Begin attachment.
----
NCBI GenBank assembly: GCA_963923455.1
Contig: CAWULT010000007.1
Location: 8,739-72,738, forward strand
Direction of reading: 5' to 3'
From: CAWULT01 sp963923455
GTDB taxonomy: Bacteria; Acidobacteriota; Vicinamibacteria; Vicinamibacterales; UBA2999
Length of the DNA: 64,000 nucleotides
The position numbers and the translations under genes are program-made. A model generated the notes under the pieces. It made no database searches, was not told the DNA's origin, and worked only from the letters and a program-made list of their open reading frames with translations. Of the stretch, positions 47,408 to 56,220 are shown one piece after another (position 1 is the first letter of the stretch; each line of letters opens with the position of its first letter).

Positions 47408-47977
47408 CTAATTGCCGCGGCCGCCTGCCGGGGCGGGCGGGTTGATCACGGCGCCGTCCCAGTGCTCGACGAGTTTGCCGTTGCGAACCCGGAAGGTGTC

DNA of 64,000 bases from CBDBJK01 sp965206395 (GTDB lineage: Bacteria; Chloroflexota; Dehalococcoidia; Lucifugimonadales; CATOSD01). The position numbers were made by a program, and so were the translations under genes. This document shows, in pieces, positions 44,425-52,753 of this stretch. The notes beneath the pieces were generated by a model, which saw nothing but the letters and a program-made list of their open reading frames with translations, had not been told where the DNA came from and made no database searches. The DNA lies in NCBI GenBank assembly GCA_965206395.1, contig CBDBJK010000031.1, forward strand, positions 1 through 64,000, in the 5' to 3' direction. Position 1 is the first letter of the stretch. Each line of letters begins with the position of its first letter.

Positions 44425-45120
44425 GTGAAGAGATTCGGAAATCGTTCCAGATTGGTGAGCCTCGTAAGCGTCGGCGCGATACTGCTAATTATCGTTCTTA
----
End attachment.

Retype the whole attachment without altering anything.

NCBI GenBank assembly: GCA_963923455.1
Contig: CAWULT010000007.1
Location: 8,739-72,738, forward strand
Direction of reading: 5' to 3'
From: CAWULT01 sp963923455
GTDB taxonomy: Bacteria; Acidobacteriota; Vicinamibacteria; Vicinamibacterales; UBA2999
Length of the DNA: 64,000 nucleotides
The position numbers and the translations under genes are program-made. A model generated the notes under the pieces. It made no database searches, was not told the DNA's origin, and worked only from the letters and a program-made list of their open reading frames with translations. Of the stretch, positions 47,408 to 56,220 are shown one piece after another (position 1 is the first letter of the stretch; each line of letters opens with the position of its first letter).

Positions 47408-47977
47408 CTAATTGCCGCGGCCGCCTGCCGGGGCGGGCGGGTTGATCACGGCGCCGTCCCAGTGCTCGACGAGTTTGCCGTTGCGAACCCGGAAGGTGTC

DNA of 64,000 bases from CBDBJK01 sp965206395 (GTDB lineage: Bacteria; Chloroflexota; Dehalococcoidia; Lucifugimonadales; CATOSD01). The position numbers were made by a program, and so were the translations under genes. This document shows, in pieces, positions 44,425-52,753 of this stretch. The notes beneath the pieces were generated by a model, which saw nothing but the letters and a program-made list of their open reading frames with translations, had not been told where the DNA came from and made no database searches. The DNA lies in NCBI GenBank assembly GCA_965206395.1, contig CBDBJK010000031.1, forward strand, positions 1 through 64,000, in the 5' to 3' direction. Position 1 is the first letter of the stretch. Each line of letters begins with the position of its first letter.

Positions 44425-45120
44425 GTGAAGAGATTCGGAAATCGTTCCAGATTGGTGAGCCTCGTAAGCGTCGGCGCGATACTGCTAATTATCGTTCTTA